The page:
The Oakland County Medical Examiner's Office uncovered a serious error where a deceased person's bone was buried with the remains of another deceased person.
“First, we send our most heartfelt apologies to both families,” Chief Forensic Pathologist Dr. Ljubisa J. Dragovic said. “The medical examiner’s office holds itself to high standards and has a reputation for excellence. In this instance, however, we fell short of those standards and are taking steps to make sure this doesn’t occur in the future.”
The two cases involve Darlene McKenzie, who was identified in 2016 by the University of North Texas (UNT) through DNA bone samples as the teen whose body was found in Farmington Hills in June of 1975, and Donald Smith, whose mummified remains were found in a Hazel Park home in July of 2016.
The medical examiner's office said Smith's bone sample was released in error with McKenzie's remains to Husband Funeral Home in Westland in February 2017.
Smith's bone sample was buried with McKenzie's remains in Perry Mount Park Cemetary later that month.
In 2015, the Farmington Hills Police Department reopened the cold case of unidentified remains that were found in a roadside ditch in June 1975 in hopes of identifying the body.
Darlene's daughter, searching for her mother, submitted her and her grandmother's DNA to the Missing and Exploited Persons Program. Farmington PD submitted blood from the remains which determined Darlene's daughter and mother's DNA were similar to the remains.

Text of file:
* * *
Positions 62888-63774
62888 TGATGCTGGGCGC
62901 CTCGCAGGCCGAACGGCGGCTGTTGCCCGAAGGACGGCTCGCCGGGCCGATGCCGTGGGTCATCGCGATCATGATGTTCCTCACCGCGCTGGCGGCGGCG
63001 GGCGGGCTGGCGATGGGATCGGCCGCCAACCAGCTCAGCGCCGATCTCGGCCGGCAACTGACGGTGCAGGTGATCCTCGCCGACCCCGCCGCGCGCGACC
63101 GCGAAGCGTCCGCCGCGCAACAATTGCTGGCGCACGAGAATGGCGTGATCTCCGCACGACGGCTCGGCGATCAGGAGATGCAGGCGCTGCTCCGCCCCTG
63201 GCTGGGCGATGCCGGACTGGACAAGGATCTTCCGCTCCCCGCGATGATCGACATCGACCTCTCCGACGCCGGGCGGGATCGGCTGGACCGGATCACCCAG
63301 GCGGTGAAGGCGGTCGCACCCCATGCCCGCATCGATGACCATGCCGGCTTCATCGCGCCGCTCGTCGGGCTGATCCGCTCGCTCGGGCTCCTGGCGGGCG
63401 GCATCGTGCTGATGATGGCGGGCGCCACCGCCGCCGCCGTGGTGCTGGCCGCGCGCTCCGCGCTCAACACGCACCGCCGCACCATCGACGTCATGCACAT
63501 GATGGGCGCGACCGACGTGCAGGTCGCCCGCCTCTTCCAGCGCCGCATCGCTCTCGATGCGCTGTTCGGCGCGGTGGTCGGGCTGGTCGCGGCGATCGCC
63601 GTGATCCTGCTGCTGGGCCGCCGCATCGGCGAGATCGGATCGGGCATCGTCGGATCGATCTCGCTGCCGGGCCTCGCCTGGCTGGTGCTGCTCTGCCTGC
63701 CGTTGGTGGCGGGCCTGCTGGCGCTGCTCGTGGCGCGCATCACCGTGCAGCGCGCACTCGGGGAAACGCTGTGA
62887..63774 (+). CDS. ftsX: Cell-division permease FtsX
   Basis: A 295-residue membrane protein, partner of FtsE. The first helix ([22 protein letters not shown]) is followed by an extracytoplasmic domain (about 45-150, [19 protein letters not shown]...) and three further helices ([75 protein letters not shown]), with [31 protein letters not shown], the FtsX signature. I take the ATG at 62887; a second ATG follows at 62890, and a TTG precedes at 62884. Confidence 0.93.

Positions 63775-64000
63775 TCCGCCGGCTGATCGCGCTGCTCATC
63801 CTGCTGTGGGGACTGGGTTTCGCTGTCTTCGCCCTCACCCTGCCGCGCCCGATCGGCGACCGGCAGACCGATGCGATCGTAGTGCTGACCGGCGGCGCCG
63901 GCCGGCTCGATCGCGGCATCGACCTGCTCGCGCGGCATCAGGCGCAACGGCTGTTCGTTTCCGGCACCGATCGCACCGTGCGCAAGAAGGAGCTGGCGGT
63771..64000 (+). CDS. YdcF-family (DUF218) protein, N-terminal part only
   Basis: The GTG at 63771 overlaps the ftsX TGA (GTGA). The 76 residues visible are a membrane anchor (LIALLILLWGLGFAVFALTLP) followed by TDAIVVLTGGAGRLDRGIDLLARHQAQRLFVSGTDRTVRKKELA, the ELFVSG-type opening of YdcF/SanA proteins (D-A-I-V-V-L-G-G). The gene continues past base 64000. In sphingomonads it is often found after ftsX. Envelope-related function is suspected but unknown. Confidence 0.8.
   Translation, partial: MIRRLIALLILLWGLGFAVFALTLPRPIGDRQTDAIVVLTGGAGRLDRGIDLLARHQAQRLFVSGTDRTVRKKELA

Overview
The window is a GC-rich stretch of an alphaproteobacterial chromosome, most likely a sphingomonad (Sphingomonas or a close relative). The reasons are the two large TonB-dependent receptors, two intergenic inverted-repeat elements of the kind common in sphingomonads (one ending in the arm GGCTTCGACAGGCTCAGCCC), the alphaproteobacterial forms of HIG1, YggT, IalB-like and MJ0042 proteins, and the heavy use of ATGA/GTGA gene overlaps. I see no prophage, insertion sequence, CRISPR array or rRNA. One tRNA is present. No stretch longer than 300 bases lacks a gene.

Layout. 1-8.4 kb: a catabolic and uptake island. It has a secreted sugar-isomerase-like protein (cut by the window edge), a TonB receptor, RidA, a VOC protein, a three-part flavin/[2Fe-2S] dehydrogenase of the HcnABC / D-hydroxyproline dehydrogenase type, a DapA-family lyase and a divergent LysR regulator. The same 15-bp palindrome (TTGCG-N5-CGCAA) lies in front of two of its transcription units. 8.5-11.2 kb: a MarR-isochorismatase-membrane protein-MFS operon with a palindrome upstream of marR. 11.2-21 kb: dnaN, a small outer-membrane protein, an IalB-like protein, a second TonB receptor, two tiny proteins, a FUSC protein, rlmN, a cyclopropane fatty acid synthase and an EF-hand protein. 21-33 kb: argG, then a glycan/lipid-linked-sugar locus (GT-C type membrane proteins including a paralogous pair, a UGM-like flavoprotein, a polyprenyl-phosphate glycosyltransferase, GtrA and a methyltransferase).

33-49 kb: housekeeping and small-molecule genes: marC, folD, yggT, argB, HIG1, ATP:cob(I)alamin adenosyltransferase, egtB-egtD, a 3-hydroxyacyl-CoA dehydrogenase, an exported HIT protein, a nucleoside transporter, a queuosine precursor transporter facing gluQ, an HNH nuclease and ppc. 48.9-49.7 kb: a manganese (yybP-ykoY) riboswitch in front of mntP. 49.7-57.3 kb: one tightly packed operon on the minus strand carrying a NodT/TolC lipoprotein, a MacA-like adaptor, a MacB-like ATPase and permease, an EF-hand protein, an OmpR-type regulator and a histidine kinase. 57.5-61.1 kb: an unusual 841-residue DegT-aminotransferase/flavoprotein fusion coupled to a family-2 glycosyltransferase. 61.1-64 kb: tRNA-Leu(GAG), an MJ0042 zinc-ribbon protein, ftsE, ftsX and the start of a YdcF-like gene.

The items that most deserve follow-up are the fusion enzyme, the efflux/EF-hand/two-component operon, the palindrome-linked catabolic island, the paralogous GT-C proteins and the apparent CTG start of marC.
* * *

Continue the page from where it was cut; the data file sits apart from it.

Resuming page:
The unidentified remains were exhumed by the medical examiner from Perry Mount Park Cemetery on Oct. 7, 2016. Two bone samples were submitted to the University of North Texas for DNA testing, the same lab which was testing Smith’s bone sample in the same time frame.
On Dec. 27, 2016, the medical examiner was notified that the unidentified remains from Farmington Hills indeed belonged to Darlene. The medical examiner then received Smith's bone sample back from UNT on Feb. 8. Two days later, Smith's bone sample and Darlene's remains were released together to Husband Funeral Home.
“We are working to determine how the error occurred,” Dragovic said. “When we identify that reason, we will implement corrective actions.”
Darlene McKenzie was buried on Feb. 25, 2017. After the burial, the Oakland County M.E. received McKenzie’s two bone samples from UNT on April 5, 2017. Medical examiner staff immediately notified Husband Funeral Home of Darlene's additional remains and delivered them to the funeral home on April 15, 2017.
The medical examiner will exhume Darlene's remains at county expense in order to place her two bone samples in the casket with her other remains and retrieve Smith's bone sample.
“In the medical examiner’s office, we witness the grief families go through every day when their loved ones pass away whether from a tragedy or natural causes,” Dragovic said. “We regret causing both families additional pain because of the serious error in handling their bone samples.”